Many photographers skimp on tripods and I think that is a mistake. I see this when traveling all the time, and sometimes in my classes. You see an expensive digital SLR camera and lens on a low-priced tripod. Many photographers think nothing of spending hundreds of dollars for a lens, but complain about spending the same for a tripod.
Yet a good tripod can make or break the sharpness of any lens. In my Olympus gear, I have lenses that cost anywhere from $500 to $2000. To me, the cost of my tripod and head, about $1000, was a very important investment and worth every dollar. You can get good tripods for less, but the really low priced tripods are not worth the price. A cheap tripod that does not do its job well is too expensive.
I recommend a carbon fiber tripod for its light weight and a lightweight magnesium alloy head. In addition, carbon fiber is not as hard on the fingers when it is cold — metal tripods will sap the warmth and energy from your fingers. A quick release head helps make using a tripod easier.
Manfrotto and Gitzo are always good brands, both imported by Bogen. Manfrotto tripods are solid units that are a good value for their money. Gitzo tripods are expensive, but their fine construction is a pleasure to work with. Both manufacturers also make good tripod heads.
I use a Gitzo Mountaineer GT1540 tripod plus a BH-40 Really Right Stuff head. What is more important than the specific models are the reasons that I use this combination. I think you should look carefully at your needs for a tripod as this will affect which ones you use. I got this tripod for its compact size and light weight for travel - it easily collapses to suitcase size. Plus, the Really Right Stuff head is quite light, too. So in the field, I am not carrying more than a very few pounds of tripod and head. I also like the Really Right Stuff tripod mounting plates which allow for secure, quick-release of camera/lens.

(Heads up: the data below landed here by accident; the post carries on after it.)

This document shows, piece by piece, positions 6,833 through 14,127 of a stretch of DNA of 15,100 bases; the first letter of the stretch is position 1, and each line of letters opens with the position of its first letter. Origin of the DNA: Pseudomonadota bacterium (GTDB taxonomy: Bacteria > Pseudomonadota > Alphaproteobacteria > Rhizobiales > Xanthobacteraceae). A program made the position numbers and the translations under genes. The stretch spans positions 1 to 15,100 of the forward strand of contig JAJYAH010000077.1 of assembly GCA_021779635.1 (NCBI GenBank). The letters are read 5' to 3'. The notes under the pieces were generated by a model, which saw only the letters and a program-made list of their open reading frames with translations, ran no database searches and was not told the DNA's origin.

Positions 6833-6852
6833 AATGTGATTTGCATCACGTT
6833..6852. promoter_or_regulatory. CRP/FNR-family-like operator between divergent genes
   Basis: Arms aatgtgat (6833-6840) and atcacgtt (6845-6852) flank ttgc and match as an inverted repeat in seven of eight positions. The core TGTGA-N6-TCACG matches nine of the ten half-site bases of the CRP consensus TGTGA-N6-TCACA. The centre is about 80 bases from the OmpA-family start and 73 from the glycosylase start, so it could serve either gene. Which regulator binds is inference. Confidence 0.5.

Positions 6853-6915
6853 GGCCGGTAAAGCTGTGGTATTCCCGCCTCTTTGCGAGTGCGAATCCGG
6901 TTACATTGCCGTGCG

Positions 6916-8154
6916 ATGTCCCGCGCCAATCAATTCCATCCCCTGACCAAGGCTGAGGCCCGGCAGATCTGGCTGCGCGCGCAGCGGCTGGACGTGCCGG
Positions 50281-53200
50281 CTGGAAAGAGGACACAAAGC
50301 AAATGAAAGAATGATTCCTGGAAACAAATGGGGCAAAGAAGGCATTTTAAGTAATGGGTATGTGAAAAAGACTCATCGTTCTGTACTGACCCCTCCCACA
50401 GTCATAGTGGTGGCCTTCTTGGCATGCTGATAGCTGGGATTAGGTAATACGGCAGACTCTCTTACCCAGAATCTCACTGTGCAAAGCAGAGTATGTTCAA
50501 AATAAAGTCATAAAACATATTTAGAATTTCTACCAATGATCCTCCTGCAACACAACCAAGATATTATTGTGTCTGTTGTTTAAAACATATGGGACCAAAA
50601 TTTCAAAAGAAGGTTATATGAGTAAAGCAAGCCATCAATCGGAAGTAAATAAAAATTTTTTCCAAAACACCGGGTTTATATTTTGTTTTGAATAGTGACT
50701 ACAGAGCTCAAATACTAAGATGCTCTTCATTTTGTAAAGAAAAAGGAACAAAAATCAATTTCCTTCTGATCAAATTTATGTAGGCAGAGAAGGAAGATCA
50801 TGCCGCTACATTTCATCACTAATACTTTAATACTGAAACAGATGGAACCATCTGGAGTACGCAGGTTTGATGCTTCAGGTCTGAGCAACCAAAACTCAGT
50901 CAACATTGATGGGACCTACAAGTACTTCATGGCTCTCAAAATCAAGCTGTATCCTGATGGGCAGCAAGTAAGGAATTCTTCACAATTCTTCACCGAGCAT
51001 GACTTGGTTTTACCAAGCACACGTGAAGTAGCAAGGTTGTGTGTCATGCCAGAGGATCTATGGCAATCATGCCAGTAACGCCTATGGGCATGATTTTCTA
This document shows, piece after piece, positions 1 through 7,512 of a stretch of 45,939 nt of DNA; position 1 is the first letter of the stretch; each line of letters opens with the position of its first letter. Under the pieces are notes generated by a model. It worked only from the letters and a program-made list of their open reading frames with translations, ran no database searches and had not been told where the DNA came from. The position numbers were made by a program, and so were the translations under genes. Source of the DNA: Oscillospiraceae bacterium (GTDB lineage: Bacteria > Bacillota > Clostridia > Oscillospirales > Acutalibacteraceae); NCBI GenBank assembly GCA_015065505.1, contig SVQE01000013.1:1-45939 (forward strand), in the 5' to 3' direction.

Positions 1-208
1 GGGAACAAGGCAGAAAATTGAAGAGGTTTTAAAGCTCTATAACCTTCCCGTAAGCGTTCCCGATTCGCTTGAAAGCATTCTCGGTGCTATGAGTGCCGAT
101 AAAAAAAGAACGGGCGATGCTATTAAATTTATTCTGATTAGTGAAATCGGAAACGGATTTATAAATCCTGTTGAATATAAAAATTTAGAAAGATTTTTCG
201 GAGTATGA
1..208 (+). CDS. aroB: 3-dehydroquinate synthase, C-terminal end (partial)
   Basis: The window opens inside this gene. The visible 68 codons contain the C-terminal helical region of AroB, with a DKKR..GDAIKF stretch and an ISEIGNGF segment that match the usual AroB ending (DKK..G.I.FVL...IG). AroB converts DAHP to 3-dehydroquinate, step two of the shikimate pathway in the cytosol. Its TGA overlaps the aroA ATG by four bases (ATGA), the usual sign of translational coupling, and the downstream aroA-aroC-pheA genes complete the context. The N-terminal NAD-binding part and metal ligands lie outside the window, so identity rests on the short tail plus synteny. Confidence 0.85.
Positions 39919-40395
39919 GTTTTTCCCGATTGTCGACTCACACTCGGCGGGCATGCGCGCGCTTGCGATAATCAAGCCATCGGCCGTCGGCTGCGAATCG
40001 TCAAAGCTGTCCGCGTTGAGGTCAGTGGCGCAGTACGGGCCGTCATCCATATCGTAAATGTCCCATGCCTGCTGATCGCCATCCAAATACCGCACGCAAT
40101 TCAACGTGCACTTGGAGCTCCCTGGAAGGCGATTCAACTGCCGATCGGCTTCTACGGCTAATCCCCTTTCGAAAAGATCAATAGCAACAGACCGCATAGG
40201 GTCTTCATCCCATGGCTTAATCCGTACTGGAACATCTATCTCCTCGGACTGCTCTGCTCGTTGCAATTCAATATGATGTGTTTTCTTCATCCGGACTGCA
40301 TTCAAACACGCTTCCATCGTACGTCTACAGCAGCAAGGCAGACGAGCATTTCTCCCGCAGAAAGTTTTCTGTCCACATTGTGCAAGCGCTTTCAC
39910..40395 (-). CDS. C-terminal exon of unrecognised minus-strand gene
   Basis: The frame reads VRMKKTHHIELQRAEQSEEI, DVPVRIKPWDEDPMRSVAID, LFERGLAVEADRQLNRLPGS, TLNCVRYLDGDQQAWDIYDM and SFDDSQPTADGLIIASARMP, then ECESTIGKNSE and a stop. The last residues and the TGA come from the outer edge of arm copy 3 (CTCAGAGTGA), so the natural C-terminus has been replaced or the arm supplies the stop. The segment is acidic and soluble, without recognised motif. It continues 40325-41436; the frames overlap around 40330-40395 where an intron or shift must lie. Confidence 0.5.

That said, there are some new heads from Manfrotto and Gitzo that have come out in the past couple of years that I quite like and would easily consider them a challenge to the Really Right Stuff head. The Gitzo heads are very finely manufactured and a true pleasure to work with, while the Manfrotto heads offer a solid, great value for the budget-limited photographer.
If I did less travel, I would probably opt for a three-section leg tripod (mine is four), as they are just slightly sturdier and faster to set up (though my four-section legs are very sturdy) and a slightly heavier head. One thing that is quite nice for carbon-fiber tripods now is that you can tighten and loosen the knurled locking rings all at once and open and close legs, which is not possible with older styles (and some tripods on the market now - this is not a quality issue, but a convenience feature).
Bottom line for my tripod and head is that it is lightweight, compact and easily taken anywhere. You can have the sturdiest, most wonderful tripod in the world, but if you hate taking it with you, it is worthless. I have no problem making sure my tripod is always with me.
The photo seen here was taken in the Ancient Bristlecone National Forest near Big Pine, California, nearly 20 minutes after sunset, which meant a long exposure of many seconds. A tripod was a necessity.
Note: Rob Sheppard is a columnist for Outdoor Photographer magazine, an author of many photography books, and an instructor for BetterPhoto.com's photography school online. Rob's online photo courses include Impact in Your Photographs: The Wow Factor, The Magic of F-Stops: How to Choose the Right Aperture, and Successful Publication Photography.